The R3610 itself is practically silent in use, and any noise it does make certainly isn’t very noticeable or intrusive.

Conclusion

Whilst the hardware specifications of the R3610 make it superior to many OEM Windows Home Servers, taking the design of the hardware into account, I don’t feel comfortable recommending that the R3610 is left on 24/7 like you would with a more traditional WHS box.

The R3610 has a small case, and I can only assume there is limited air-flow to the internal components. Ok, so perhaps I am wrong and by having the bulk of the storage in external drives, and the R3610 can certainly connect a lot of drives if it wants too, you might have no problems leaving it on 24/7.

Instead I see a niche that this server can fulfil, and that is of the occasional Windows Home Server. So that sounds odd, as I am sure that most of us are used to having our servers up 24/7, backing up PC’s, running Mail servers, hosting web sites, streaming and converting video or whatever else.

But this could be different. Screwed to the back of an LCD TV, it can become an unobtrusive uPNP server for the ever increasing number of uPNP/DLNA type media receivers out there. Switch it on when you need it, and use it to watch TV – perhaps backup your laptop – and power it down at the end of the day.

A lifestyle Windows Home Server, could that catch on? If it does, then the R3610 should be at the top of your shopping list.

Acer Aspire R3610 technical details

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14 Responses to “Acer Aspire Revo R3610 review”

  1. Paul J Roberts Says:

    Nice review, Steve.

    I’ve had a few regulars at my blog state that they have installed WHS on the Revo 1600 and worked well, though I’m with you on using a 3610.

    Most of my blog reviews on the Revo 3610 have been for HTPC use and Boxee. But I too have been looking into using a 3610 as a replacement for my home built OEM WHS. Though all those usb drives and wall warts I’d have just concern me. Too cluttered and power hungry.

    May be best to built a WHS box with a Atom/Ion Zotac Mobo in a traditional case to hold all the drives. Something to consider some day down the line. ;-)

    Tell Phil “the judge” says hi.

    Paul

  2. Andrew Edney Says:

    Good review Steve – and thanks for the link to my USB article.

    Andrew

  3. Steve Crick Says:

    That is why I went down the route of LifeStyle server on this, I dont feel comfortable suggesting that it is left on 24/7 for those very reasons.

    But as an occasional server, boot when you want to serve media or run backups, I think this will be a very strong contender; it is small, runs quiet with low power consumption and plenty of ports to expand.

    Steve

  4. Paul J Roberts Says:

    Steve,

    Why do you feel there is an airflow issue with the Revo? Why do you think a Revo should not be left on 24/7? How does running WHS vs. say Boxee and using it all day as a HTPC with the CPU pegged? Is there a temperature issue you’ve seen or something?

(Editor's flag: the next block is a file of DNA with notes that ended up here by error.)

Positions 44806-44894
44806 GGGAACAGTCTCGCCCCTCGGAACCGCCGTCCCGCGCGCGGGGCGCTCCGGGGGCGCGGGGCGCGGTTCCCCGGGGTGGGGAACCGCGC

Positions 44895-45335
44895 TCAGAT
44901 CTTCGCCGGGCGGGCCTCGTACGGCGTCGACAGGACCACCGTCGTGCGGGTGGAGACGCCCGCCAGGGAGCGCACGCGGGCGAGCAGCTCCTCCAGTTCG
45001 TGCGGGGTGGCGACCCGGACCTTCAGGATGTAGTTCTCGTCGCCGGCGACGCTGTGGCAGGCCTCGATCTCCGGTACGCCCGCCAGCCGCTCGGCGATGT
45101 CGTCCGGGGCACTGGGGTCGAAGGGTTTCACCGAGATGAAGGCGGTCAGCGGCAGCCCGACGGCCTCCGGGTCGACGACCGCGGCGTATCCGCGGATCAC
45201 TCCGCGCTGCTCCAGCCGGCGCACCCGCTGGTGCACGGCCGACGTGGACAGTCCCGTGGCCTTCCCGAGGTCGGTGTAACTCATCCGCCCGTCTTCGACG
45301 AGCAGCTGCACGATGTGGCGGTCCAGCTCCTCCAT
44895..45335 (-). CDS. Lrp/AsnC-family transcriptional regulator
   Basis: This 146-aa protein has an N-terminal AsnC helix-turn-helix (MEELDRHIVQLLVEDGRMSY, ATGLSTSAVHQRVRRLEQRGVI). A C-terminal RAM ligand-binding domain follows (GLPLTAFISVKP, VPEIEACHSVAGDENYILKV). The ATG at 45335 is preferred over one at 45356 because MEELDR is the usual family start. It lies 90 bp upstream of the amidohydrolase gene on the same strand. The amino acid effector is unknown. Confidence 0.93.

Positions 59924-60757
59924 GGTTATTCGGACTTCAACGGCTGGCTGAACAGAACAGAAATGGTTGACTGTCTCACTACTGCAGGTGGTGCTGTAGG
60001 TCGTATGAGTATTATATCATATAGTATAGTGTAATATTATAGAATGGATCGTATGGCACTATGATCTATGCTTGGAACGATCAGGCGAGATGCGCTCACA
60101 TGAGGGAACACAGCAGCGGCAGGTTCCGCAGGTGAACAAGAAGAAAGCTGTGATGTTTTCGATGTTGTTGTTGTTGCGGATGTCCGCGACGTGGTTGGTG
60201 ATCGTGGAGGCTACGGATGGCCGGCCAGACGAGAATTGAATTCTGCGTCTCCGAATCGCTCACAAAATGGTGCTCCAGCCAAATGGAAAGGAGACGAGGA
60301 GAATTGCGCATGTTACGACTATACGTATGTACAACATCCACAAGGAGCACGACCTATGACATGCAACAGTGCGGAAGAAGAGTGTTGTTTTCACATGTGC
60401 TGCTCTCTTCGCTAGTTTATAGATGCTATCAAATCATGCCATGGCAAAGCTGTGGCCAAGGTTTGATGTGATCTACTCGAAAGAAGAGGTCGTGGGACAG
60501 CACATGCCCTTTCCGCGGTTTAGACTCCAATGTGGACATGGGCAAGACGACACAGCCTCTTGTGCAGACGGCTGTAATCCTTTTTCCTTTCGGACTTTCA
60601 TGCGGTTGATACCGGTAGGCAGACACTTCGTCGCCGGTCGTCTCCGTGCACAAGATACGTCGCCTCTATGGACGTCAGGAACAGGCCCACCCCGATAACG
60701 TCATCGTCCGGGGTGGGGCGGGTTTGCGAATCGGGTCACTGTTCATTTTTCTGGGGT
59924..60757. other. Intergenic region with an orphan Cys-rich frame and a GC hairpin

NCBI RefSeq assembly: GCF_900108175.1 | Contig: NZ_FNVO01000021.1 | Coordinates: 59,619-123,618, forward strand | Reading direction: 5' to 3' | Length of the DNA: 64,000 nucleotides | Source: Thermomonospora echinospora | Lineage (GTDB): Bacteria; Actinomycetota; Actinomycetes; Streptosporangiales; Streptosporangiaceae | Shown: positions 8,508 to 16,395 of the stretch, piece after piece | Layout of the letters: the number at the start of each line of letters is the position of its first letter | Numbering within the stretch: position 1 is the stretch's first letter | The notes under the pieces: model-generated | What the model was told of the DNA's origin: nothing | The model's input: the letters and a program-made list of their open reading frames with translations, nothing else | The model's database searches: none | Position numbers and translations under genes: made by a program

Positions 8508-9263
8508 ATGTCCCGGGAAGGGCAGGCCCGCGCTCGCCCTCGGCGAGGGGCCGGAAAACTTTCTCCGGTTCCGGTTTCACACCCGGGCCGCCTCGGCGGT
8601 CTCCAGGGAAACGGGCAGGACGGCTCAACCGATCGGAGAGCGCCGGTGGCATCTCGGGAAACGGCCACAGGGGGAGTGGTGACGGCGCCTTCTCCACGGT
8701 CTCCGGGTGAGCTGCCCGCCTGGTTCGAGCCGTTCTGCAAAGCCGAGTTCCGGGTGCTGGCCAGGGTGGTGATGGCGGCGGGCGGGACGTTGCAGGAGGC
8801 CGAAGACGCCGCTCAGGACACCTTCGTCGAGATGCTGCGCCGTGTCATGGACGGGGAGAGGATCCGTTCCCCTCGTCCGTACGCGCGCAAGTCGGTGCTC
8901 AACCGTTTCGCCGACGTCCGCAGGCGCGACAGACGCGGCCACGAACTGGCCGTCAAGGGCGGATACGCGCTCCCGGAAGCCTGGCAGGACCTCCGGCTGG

I’m just curious as they are meant to be left on 24/7 like any other PC.

    I know that’s a lot of questions ;-) , but I own both WHS OEM and Revos. Just want to understand what’s behind your suggestion that may help me down the road.

  5. Steve Crick Says:

    Just an opinion really. I am used to seeing WHS servers with large fans blowing across the hard disks or plenty of air moving inside the case.

    The R3610 is a great PC, but I feel a little uncomfortable suggesting that it is left on 24/7 as a Windows Home Server, as it is buttoned up pretty tight without any volume of air moving around inside.

    I have a responsibility to people reading this review, and they could follow the suggestion that this could make a cheap WHS box (and the prices of the R3610 are pretty cheap at the moment). I only test these devices for a few weeks, so dont get to see any long-term issues that might arise with the server.

    The R3610 might run happily as a WHS server 24/7 without any issues, but then again it might not; all I can do is express my opinion based on experience of building and using PC’s, and in this case I wouldn’t feel happy personally using the R3610 as my own server 24/7.

    I would use it as a boot-when-needed server though, no problems, which is the conclusion I suggest.

    I hope that casts some light over my suggestion. Not dissing the Revo at all, in fact I am looking to buy one as a home PC as I was so impressed with it.

  6. Rob Says:

    Steve – You say “as it is buttoned up pretty tight without any volume of air moving around inside.”

    This is not the case – there are vents on the top and bottom such that hot air can escape from the top, there is also fans inside which pull the air in from the bottom so I would say its far from not air movements.

    I don’t see any problems regarding the venting. I see what your saying about trying to do a fair review but equally just because you ‘see’ big fans on other cases does not mean they are going to work very well or enough for the scenario.